"I played basketball in high school and it was my first love in sports.

"This is my earliest remembrance of her:

"The field house was mostly empty and I saw her on the court, shooting baskets.

"It was easy to see she was a very gifted athlete.

"Most girls during that period in time shot set shots. She was shooting a true jump shot

"She was alone so I went over and introduced myself. She said her name was Vivian but all her friends from home called called her V I.

"As we just shot around, we talked about our high school days, families, and would we be good enough to make the basketball team when tryouts began.

"We would play shooting games like H-0-R-S-E and go one on one games. I don't remember winning many of those as I was not much of a challenge for her.

"Some days we went to the pool as we both had an Aquatics class. I was the better swimmer and she was a beginner so we spent alot of time working on her skills.

 "After a good workout, we would head to lunch together and back to the dorm.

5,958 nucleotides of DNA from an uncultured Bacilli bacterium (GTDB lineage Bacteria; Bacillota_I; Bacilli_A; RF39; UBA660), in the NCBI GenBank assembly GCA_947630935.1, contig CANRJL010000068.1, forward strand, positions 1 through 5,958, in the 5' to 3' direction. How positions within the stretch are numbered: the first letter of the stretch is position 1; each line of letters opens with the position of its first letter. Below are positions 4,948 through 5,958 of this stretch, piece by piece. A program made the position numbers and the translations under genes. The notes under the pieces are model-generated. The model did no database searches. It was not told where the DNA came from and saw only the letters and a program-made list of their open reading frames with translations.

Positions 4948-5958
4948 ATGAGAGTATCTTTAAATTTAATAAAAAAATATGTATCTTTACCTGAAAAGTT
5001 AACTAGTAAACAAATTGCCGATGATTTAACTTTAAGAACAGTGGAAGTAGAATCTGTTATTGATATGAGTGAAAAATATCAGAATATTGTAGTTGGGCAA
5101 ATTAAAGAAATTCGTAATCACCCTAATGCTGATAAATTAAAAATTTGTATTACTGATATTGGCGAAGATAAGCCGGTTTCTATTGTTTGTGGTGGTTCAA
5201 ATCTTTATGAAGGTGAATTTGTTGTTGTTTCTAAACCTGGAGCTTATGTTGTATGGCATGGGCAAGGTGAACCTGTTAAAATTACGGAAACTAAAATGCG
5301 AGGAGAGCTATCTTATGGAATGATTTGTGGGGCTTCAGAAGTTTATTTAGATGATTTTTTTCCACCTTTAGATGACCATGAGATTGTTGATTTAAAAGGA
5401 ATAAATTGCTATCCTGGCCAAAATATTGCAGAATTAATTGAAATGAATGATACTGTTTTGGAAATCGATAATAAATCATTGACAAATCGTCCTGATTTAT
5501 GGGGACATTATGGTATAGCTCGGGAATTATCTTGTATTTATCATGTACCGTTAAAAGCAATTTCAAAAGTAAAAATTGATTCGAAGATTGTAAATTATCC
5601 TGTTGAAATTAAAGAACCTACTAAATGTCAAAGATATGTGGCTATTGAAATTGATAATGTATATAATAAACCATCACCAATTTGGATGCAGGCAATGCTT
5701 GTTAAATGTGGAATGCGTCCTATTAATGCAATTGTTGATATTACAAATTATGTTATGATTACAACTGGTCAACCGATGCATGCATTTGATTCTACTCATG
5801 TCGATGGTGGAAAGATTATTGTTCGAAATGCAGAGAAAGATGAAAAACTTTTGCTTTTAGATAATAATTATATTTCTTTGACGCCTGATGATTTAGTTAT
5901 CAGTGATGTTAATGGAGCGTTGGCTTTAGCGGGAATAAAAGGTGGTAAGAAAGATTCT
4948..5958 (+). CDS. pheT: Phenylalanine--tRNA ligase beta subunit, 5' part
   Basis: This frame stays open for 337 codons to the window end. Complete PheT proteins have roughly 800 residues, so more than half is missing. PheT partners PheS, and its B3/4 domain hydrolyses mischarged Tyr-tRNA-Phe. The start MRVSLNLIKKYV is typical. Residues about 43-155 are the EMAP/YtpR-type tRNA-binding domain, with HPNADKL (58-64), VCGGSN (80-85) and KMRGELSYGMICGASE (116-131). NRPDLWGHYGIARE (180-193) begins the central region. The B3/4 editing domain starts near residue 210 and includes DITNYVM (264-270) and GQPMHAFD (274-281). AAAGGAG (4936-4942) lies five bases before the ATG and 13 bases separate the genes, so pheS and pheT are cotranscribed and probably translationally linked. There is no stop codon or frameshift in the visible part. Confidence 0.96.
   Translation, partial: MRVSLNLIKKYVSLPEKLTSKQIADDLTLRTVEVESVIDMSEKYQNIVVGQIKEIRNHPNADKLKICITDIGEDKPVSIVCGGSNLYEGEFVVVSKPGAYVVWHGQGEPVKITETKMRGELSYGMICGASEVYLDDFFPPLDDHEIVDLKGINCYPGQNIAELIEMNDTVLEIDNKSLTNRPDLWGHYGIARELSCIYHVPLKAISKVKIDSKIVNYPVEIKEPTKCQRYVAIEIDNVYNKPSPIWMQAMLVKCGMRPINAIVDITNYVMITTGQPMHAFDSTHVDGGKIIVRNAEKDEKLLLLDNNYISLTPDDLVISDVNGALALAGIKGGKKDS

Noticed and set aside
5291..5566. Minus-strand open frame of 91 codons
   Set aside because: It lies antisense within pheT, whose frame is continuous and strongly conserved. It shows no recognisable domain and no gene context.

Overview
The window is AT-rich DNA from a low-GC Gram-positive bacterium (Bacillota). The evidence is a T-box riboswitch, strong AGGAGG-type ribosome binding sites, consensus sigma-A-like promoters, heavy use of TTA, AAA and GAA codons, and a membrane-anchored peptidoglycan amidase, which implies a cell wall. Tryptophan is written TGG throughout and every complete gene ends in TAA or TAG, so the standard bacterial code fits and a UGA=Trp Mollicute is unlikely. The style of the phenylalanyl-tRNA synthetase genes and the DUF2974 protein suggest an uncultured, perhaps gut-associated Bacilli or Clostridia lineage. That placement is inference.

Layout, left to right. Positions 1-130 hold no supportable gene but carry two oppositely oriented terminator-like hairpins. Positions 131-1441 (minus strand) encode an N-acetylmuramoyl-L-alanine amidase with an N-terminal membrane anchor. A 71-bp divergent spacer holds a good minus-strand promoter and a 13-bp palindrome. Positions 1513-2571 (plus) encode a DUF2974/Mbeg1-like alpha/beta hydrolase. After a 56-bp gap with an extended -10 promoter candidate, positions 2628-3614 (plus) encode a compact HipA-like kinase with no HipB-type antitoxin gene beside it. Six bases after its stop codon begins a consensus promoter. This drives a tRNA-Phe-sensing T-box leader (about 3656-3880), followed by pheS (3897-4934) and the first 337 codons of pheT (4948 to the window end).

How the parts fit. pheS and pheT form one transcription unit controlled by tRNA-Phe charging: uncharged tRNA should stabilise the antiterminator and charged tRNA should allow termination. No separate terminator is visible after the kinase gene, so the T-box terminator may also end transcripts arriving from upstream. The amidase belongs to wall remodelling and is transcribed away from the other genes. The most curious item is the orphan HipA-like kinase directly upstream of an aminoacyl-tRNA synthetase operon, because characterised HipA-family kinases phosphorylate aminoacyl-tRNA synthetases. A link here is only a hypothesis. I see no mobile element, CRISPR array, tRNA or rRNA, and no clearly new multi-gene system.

"We hung out in her room and became best friends. We were just kids, sharing life experiences on own for the first time, sometimes homesick, talking about our dreams, seeing college life with eyes wide open, sharing worries about grades and our profs.

"Going to the field house every day, she attracted more attention from the guys and the pickup games became more competitive for her. She gained their respect because she could play at their level."

               Recalling The Strength

  WASHINGTON - Down here last week the Guru chatted briefly with former Rutgers star Matee Ajavon of the WNBA Washington Mystics,  asking her what her first impressions of Stringer were the first time she was in her presence.

Ajavon was a key player on the 2007 team that rebounded at midseason to advance to the NCAA title game and a year ago was drafted in the first round by the former Houston Comets. The Mystics selected her in the dispersal draft last winter after the Comets disbanded.